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New Mortgage Applications Fall as Rates Rise for Fifth Straight Week

Data released by the ""Mortgage Bankers Association"":http://www.mortgagebankers.org (MBA) Wednesday shows that consumer demand for mortgages waned last week as interest rates soared to their highest level in nearly seven months.
[IMAGE] MBA's index of total mortgage application volume slipped 2.3 percent for the week ending December 10, 2010, when compared to the previous week.

The organization's index of new applications for home purchases plummeted 5.0 percent from one week earlier, breaking a three-week streak of increases, but MBA says its purchase index remains near levels last seen in early May.

With mortgage interest rates up more than half a percentage point over the past month, it's no surprise that refinance activity has also declined sharply. MBA's refinance index decreased 0.7 percent last week, marking the fifth straight weekly decline for the trade group's gauge.

MBA reported that the average contract interest rate for 30-year fixed-rate mortgages increased to 4.84 percent for the week ending December 10, up from 4.66 percent the week before â€" nearly a 20 basis point jump in a mere seven days. This is the highest 30-year fixed-rate observed in the group's weekly survey since the beginning of May.

The average contract interest rate for 15-year fixed-rate mortgages climbed 23 basis points to 4.21 percent last week, up from 3.98 percent the previous week. It's the highest 15-year fixed-rate reported by MBA since the beginning of June.

""Treasury rates increased last week following news that lower tax rates could be extended for another two years, boosting growth prospects. With this move, mortgage rates reached their highest level in more than six months,"" said Michael Fratantoni, MBA's VP of research and economics.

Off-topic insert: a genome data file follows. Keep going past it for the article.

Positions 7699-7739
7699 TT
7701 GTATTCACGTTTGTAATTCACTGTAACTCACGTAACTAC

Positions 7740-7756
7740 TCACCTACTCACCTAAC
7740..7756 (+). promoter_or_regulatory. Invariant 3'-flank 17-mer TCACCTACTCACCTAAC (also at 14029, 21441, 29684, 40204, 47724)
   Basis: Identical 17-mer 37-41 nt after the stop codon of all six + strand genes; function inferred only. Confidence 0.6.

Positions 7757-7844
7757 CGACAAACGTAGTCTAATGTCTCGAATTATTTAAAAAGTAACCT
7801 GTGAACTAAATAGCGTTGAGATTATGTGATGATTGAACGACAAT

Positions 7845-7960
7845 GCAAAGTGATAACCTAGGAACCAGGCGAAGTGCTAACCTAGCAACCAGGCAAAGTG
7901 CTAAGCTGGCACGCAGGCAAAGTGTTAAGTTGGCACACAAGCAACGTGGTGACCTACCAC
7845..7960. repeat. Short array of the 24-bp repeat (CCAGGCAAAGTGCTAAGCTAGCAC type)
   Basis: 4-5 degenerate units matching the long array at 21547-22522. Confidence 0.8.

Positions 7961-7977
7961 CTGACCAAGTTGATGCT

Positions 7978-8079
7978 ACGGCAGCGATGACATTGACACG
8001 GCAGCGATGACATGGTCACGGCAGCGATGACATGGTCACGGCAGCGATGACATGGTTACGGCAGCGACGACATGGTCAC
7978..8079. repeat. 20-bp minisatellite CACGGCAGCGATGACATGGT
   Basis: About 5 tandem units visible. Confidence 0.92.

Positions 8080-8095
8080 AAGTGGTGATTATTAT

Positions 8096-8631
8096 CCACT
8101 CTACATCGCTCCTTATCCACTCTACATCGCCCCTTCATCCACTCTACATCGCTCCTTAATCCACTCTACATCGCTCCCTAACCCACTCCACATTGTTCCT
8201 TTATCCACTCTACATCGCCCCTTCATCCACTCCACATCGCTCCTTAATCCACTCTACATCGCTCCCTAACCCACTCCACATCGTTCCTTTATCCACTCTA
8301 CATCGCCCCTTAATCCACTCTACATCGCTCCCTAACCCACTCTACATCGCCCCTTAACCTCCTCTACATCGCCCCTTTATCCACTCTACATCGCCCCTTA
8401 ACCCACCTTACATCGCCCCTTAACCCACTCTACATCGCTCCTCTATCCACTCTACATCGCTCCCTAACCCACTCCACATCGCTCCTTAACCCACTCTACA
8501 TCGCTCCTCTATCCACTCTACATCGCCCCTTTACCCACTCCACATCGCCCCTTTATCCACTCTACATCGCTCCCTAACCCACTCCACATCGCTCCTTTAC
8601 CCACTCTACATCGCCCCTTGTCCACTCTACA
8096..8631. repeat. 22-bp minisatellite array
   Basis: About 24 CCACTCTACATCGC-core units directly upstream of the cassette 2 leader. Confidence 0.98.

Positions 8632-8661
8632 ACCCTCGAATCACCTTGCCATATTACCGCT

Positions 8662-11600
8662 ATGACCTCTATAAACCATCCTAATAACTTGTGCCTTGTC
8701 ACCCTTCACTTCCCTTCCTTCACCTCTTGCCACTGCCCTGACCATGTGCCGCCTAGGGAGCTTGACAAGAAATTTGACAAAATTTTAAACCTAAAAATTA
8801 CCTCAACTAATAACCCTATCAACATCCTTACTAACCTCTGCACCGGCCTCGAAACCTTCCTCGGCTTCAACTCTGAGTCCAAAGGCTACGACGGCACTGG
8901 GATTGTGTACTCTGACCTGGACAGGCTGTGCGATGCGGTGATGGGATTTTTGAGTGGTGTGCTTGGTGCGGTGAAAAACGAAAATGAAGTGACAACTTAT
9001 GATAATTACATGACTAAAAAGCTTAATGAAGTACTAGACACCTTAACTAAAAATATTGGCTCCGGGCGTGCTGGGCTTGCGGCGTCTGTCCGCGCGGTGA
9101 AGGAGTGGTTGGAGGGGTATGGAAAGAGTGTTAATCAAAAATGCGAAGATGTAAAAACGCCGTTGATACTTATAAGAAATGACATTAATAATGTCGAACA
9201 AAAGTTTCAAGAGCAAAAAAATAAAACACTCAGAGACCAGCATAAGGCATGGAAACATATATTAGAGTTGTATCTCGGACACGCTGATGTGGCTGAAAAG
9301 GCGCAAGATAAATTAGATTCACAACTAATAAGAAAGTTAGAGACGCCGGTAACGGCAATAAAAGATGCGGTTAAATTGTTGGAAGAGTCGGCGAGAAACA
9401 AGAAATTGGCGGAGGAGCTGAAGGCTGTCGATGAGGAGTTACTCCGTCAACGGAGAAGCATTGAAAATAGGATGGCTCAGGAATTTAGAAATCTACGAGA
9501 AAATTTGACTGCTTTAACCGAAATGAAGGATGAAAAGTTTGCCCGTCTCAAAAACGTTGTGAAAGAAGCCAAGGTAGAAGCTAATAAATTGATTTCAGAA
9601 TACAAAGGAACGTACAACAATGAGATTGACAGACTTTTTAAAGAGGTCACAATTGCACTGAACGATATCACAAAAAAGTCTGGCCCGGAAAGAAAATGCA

The ""Federal Reserve"":http://www.federalreserve.gov held fast to its plan to buy up $600 billion in Treasury securities at its monetary ""policy meeting Tuesday"":http://dsnews.comarticles/fed-holds-direction-on-monetary-policy-2010-12-14. The strategy is intended to keep Treasury rates low, and in turn also drive down mortgage interest rates. But it has yet to bear out the desired outcome, as Fratantoni explained, because of other economic factors that are having a greater influence on the markets.

Paul Dales, U.S. senior economist for the research firm ""Capital Economics"":http://www.capitaleconomics.com, says it is too soon to judge whether the Fed's latest round of capital infusion, dubbed QE2, has been a success or a failure.

""[I]n recent weeks the economy has picked up momentum. And … the proposed second fiscal stimulus, if signed into law will surely put less of the burden to boost the economy on the Fed,"" Dales said.

""These two developments explain why the markets are not convinced that the Fed will complete the $600bn of Treasury purchases announced at the last meeting in early
November,"" Dales continued. ""Indeed, Treasury yields continued to rise after [Tuesday's policy meeting]. But the Fed was never going to perform a u-turn and shrink the size of QE2 just six weeks after announcing it.""

About Author: Carrie Bay

Carrie Bay is a freelance writer for DS News and its sister publication MReport. She served as online editor for DSNews.com from 2008 through 2011. Prior to joining DS News and the Five Star organization, she managed public relations, marketing, and media relations initiatives for several B2B companies in the financial services, technology, and telecommunications industries. She also wrote for retail and nonprofit organizations upon graduating from Texas A&M University with degrees in journalism and English.

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